A medical malpractice claim arises when a patient is harmed by a health care professional who fails to perform their duties according to the appropriate standard of care.
In 1975, the state of California capped the non-economic damages a plaintiff could recover in a medical malpractice lawsuit at $250,000.
A new law raises the $250,000 damages cap in medical malpractice lawsuits for the 1st time in nearly 50 years.
Let’s take a look at the law and what the changes might mean for your medical malpractice lawsuit.
What are damage caps?
Most states have damage caps that limit the amount of damages plaintiffs can receive in certain cases.
California currently has a number of damage caps in place.
If the jury awards an amount above the damage cap, the court will automatically reduce the amount to be in compliance with the cap.
What are the current damage caps for medical malpractice lawsuits in California?
To understand the current damage caps on medical malpractice claims in California, it’s helpful to understand the types of damages you can recover in a medical malpractice case.
In a California medical malpractice case, you can recover the following damages:
- Economic damages. Economic damages represent objectively verifiable monetary losses caused by your accident. Common examples of economic damages include medical expenses and loss of past and future earnings.
- Non-economic damages. Non-economic damages represent subjective, non-monetary damages caused by your accident. Common non-economic damages include pain and suffering, emotional distress, loss of consortium, and loss of enjoyment of life.
- Punitive damages. Punitive damages are meant to punish the defendant and are only available in cases where the defendant acted with malice.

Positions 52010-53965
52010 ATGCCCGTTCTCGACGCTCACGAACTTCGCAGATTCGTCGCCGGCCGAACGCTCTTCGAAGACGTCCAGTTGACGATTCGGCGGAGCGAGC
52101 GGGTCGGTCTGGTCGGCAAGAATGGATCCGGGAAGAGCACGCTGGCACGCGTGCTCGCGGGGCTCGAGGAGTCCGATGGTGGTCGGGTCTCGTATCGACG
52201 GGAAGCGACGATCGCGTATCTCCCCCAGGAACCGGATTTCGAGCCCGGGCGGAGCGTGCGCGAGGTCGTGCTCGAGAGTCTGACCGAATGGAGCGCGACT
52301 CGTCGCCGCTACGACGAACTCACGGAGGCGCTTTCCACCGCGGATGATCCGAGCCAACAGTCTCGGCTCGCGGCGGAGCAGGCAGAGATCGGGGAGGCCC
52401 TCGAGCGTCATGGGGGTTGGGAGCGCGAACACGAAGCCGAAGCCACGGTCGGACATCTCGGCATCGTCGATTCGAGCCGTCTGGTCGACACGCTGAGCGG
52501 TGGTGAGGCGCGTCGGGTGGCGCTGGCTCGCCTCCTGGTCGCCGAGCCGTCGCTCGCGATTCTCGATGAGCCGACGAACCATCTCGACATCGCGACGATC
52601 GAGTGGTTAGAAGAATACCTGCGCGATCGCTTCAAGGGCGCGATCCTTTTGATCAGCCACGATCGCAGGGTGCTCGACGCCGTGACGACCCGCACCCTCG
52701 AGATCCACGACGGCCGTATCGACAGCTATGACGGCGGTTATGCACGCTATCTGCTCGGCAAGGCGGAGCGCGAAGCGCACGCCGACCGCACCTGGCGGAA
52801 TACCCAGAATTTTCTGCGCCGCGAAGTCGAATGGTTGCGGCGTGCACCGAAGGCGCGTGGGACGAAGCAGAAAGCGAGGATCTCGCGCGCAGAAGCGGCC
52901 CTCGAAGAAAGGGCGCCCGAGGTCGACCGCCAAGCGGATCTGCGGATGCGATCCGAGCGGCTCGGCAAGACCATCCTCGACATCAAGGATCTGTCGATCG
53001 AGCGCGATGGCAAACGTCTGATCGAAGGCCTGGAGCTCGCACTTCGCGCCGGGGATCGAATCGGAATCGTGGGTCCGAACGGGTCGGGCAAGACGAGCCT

The California Medical Injury Compensation Reform Act (MICRA) was passed in 1975. The law placed a $250,000 damage cap on non-economic damages in medical malpractice cases.
The non-economic damage cap was originally passed to curb concerns that doctors were leaving California due to rising insurance premiums resulting from large medical malpractice awards.
Critics of the damage cap have argued for years that the cap should be raised to account for inflation. Critics have also argued that the cap unreasonably limits how much money injured individuals can receive while deterring attorneys from taking on medical malpractice cases.
Consider the following real-life example:
Steven Olsen was 2 years old when he fell and a stick punctured his face. As he became more and more lethargic following the fall, his parents took him to several hospitals requesting a brain scan, fearing that an infection could be growing.
The doctors all refused.
When doctors finally agreed to a CT scan, it was too late. Steven Olsen was diagnosed with cerebral palsy. Today, Steven is 32 years old. He is blind and cannot eat or walk by himself. He requires round-the-clock supervision.
In 1995, a jury awarded Steven’s parents $4.5 million in economic damages and $7 million in non-economic damages. However, because of the medical malpractice damages cap, the $7 million award was reduced to $250,000.
What are the new damage caps on medical malpractice lawsuits?
Assembly Bill 35 proposed to raise the non-economic damages cap on medical malpractice claims from $250,000 to $350,000. This amount would gradually increase over a 10-year period to $750,000 (with a 2 percent annual adjustment for inflation after that).
What’s more, in cases where the patient dies, the cap on non-economic damages would increase to $500,000 and would grow to $1 million over the next 10 years.
Finally, Assembly Bill 35 would allow plaintiffs to recover the maximum amounts from both the doctor and the hospital (the current law only allows a single payment of no more than $250,000 even if the plaintiff sues both the doctor and the hospital).
Governor Gavin Newsom signed Assembly Bill 35 into law in June 2022. The changes go into effect on January 1, 2023.
What does the new law mean for my claim?
The new law makes it easier for you to recover the damages you deserve following an act of medical malpractice. What’s more, the law makes it easier to find an attorney willing to take on your case.
If you have a medical malpractice claim, it’s a good idea to reach out to an experienced medical malpractice attorney in California as soon as possible. An experienced attorney can help make sure you’re able to take advantage of the new damage caps should the law pass.